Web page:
Novel traits associated with COVID-19 risk were also observed

However, the team also observed novel traits that were associated with COVID-19 severity.

For example, significant negative correlation was observed between COVID-19 hospitalization and traits related to educational attainment such as college or university degree and intelligence scores.

Panic attacks were also significantly correlated with COVID-19 requiring hospitalization.

What did the GWAS Catalog 4 data show?

Next, the team estimated genetic correlations between COVID-19 and 80 diseases and traits from GWAS Catalog 4.

Consistent with findings from the UK biobank data, hypertension, and type 2 diabetes were associated with severe disease or hospitalization. Coronary artery disease, heart failure and BMI were also modestly associated with severe disease.

Similarly, the use of medications taken for obesity, diabetes, hypertension and digestive disease were modestly associated with COVID-19.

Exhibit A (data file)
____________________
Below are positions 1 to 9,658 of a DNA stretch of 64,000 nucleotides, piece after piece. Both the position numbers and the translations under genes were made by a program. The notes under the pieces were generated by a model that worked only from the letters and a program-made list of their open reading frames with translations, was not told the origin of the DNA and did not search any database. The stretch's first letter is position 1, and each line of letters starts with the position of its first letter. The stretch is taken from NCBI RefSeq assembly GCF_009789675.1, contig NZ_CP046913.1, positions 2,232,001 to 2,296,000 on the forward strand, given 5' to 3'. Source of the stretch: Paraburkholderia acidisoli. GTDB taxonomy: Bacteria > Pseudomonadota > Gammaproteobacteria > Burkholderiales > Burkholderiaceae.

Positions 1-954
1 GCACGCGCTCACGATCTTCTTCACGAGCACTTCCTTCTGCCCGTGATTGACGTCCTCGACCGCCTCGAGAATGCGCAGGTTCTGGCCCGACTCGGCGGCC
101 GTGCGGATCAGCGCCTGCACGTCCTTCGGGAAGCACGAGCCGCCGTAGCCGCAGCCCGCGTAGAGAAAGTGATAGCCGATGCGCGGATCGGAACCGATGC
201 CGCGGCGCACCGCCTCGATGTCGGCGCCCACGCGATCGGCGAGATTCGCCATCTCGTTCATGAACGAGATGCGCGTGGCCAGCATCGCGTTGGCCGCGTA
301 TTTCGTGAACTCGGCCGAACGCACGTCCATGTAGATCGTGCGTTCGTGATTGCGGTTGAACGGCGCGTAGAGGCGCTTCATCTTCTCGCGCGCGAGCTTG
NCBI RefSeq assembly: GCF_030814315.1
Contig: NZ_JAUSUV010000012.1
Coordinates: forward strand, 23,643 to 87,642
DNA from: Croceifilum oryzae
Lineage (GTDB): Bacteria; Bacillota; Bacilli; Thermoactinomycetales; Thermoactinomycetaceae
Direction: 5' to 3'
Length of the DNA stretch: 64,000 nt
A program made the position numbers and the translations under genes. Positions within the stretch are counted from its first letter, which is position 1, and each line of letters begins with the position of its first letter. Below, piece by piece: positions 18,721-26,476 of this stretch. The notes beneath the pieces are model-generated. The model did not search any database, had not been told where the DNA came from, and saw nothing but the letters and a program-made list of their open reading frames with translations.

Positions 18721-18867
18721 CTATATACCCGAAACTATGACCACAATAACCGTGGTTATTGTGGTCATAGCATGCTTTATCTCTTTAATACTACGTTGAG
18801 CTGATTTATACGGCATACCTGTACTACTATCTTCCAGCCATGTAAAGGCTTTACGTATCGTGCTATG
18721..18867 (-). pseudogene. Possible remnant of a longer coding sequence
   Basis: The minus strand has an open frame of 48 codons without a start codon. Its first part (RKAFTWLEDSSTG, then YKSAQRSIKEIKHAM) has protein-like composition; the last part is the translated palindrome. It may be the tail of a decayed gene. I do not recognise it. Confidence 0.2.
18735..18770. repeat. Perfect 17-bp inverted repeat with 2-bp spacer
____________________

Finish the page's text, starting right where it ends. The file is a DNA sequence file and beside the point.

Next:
Interestingly, a significant negative correlation was again observed between educational attainment and COVID-19 hospitalization. Further analyses revealed that COVID-19 significantly correlated with cognitive performance and verbal-numerical reasoning.

The researchers suggest that this observation may reflect an indirect association mediated by human behavior.

“For example, patients with different educational levels may differ in diet choices (BMI) or smoking status,” they write.

Furthermore, the analysis of GWAS Catalog 4 data also revealed a significant correlation between the use of opioids and severe COVID-19 or hospitalization.